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Kid606, Richard Devine, Knamiproko, Airoes

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Electronic madness takes over a rock club in Atlanta.
The Earl, Atlanta GA

The Earl is one of the least likely venues for a night of intelligent (and not so intelligent) electronic performances in Atlanta. Even though it's a great venue with a new soundman and a respectable lineup of shows, the sight of multiple powerbooks and MIDI cables isn't something I am used to seeing there. So, appropriately, local opener Airoes eased the more traditionally 'rock' space into the evening with an assault of electronic terror blasted from his groovebox directly into a makeshift extra PA that was apparently part of his act. From the moment Airoes walked onstage, I knew that we'd be in for the kind of roughly constructed practical joke of a performance that seems to be all the rage these days. I know, I'm a real stick in the mud when it comes to music that's only purpose is raunchy entertainment, and here is where I should interject a serious dose of 'lighten up,' but I can't. Airoes, dressed in apparently hilarious running shorts, sweatsocks, and goggles with wires taped to his chest, back, and legs, proceeded to pound out at least a dozen one- to two-minute blasts of sampled guitar, beats, and mayhem while he screamed incoherently over it. Everyone was enjoying it, so mark your calendars, because Airoes will be the opening act for the 2007 "Former Novelty Acts of 2002" tour... or maybe he'll be co-headlining with Peaches and Louie Austen. Local fellows Knamiproko followed Airoes with a somewhat technically challenged performance that probably owed itself a lot to the fact that an entire EXTRA P.A. had been erected on the stage moments before. Richard Devine took control of the proceedings with a thick dose of DSP groove like only he can. The beats flew out in every imaginable direction with a swarm of pulsing ambient noises building up gradually in each song. Inexplicably, Devine was joined onstage by a handful of people who appeared to have won the "Peek Behind The IDM Curtain" contest and were staring intently at Devine's laptop screens, and even asking questions mid-song! I'll admit that as an audience member there is a feeling of disconnection between performers and their instruments a lot of the time when those instruments are arcane pieces of software, but at no time is that disconnect heightened more than when people onstage are visibly more interested in learning what it is a performer is doing, than appreciating the results. If The Earl had a surround sound system, Devine's set would have been otherworldly, but technical limitations aside, he demonstrated again what the DSP ethic is all about with style. At one point he even dropped a My Bloody Valentine sample into the mix, prompting the question "damn, what would a Richard Devine remix of Loveless be like?" Kid606 followed with what I can only describe as a marathon set to kill the mash-ups. People had been asking me if he was going to play his own music, or just manipulate other people's tunes, and frankly, I wasn't sure there was a difference. He started with a bang, and spent about thirty minutes spewing out the chopped up bits of sounds and beats and digital squelches that have characterized much of his recorded work. But when recognizable bits of Missy Elliot and A-Ha began surfacing amidst the spastic wreckage of amen breaks and gabber, it was clear that Kid606 had moved into that portion of the evening where he just has fun messing up other people's sounds. Another half hour went by, and it seemed that constantly speeding up tracks like The Bug vs. The Rootsmen's ragga bouncer "Killer" and mashing them up with Chaos Face's "Subhuman" was generating less and less enthusiasm with the audience who were quickly getting the picture. Another half hour later, and I thought I might like to hear "Video Killed The Radio Star" mixed rather than molested into Bubba Sparxx, but that was not on the menu. I'm not sure when the set was over, but the last time I peeked in the door at close to 3 AM, there was one guy moshing widly into one of the monitor speakers and some members of Knamiproko loading gear out the back door. A friend I was with asked, "when do you think people are going to get tired of this whole mash-up thing?" They just did.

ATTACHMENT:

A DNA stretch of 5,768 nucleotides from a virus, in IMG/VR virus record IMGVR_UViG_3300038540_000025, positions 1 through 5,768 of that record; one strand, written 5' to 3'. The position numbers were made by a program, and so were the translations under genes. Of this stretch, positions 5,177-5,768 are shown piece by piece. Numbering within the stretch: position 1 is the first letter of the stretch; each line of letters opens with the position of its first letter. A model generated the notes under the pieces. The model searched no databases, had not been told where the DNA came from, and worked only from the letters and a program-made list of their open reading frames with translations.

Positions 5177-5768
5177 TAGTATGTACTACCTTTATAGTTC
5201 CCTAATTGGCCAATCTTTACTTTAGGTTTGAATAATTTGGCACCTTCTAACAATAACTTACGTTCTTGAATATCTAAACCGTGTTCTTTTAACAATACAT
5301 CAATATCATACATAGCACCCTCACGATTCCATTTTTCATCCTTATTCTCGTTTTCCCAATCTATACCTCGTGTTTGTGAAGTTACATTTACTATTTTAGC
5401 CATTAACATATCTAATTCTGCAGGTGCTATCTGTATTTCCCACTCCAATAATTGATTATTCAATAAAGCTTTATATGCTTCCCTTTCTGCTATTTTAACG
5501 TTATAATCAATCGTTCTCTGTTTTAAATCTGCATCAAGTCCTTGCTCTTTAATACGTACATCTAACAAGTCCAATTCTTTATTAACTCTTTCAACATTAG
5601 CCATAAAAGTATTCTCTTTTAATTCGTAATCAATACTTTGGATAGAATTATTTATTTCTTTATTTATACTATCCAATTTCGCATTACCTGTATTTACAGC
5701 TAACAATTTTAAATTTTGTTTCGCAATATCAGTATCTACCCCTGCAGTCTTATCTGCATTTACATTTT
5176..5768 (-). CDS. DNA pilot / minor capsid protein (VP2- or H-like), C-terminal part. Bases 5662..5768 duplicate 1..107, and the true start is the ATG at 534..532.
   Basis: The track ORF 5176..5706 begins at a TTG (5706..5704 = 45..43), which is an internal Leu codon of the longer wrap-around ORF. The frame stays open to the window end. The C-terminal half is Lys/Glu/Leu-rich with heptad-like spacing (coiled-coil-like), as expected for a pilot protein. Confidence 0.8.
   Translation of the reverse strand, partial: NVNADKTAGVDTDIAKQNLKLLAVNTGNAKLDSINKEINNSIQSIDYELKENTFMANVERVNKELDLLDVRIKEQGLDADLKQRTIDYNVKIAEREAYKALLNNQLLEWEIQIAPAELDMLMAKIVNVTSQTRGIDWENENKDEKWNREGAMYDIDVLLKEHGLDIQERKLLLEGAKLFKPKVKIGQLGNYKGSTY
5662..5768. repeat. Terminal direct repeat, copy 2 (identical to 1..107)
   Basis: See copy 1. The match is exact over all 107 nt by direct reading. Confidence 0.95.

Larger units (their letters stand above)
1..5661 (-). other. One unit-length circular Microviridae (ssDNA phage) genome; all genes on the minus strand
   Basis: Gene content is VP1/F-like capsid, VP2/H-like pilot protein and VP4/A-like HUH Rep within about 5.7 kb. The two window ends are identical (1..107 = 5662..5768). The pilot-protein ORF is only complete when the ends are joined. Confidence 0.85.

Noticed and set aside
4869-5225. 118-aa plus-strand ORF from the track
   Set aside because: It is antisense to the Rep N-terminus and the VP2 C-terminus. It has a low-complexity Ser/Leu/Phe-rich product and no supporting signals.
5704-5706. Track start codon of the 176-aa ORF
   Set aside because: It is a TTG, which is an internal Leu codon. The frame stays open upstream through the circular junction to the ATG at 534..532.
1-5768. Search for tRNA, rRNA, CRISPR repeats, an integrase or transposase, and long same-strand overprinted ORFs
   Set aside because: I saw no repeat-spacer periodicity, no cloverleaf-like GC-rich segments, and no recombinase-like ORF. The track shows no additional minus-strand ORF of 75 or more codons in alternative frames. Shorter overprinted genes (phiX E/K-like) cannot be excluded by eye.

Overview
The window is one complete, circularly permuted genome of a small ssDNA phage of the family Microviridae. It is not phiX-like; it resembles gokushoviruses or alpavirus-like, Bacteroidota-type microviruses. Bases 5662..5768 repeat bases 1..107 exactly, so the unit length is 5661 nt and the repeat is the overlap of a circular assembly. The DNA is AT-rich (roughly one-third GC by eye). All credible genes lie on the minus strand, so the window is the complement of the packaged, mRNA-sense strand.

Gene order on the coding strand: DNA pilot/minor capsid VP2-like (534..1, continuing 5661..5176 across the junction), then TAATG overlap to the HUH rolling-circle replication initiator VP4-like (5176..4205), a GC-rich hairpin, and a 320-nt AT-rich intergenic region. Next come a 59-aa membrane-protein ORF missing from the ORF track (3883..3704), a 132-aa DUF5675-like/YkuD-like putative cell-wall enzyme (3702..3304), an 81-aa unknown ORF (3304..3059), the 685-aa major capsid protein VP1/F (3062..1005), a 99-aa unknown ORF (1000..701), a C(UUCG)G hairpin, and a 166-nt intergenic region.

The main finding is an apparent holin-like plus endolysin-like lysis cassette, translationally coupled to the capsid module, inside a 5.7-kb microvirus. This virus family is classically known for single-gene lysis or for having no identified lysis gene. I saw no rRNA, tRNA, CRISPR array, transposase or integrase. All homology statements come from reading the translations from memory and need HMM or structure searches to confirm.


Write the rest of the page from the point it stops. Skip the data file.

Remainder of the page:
Last Updated on Tuesday, 12 July 2005 17:37  


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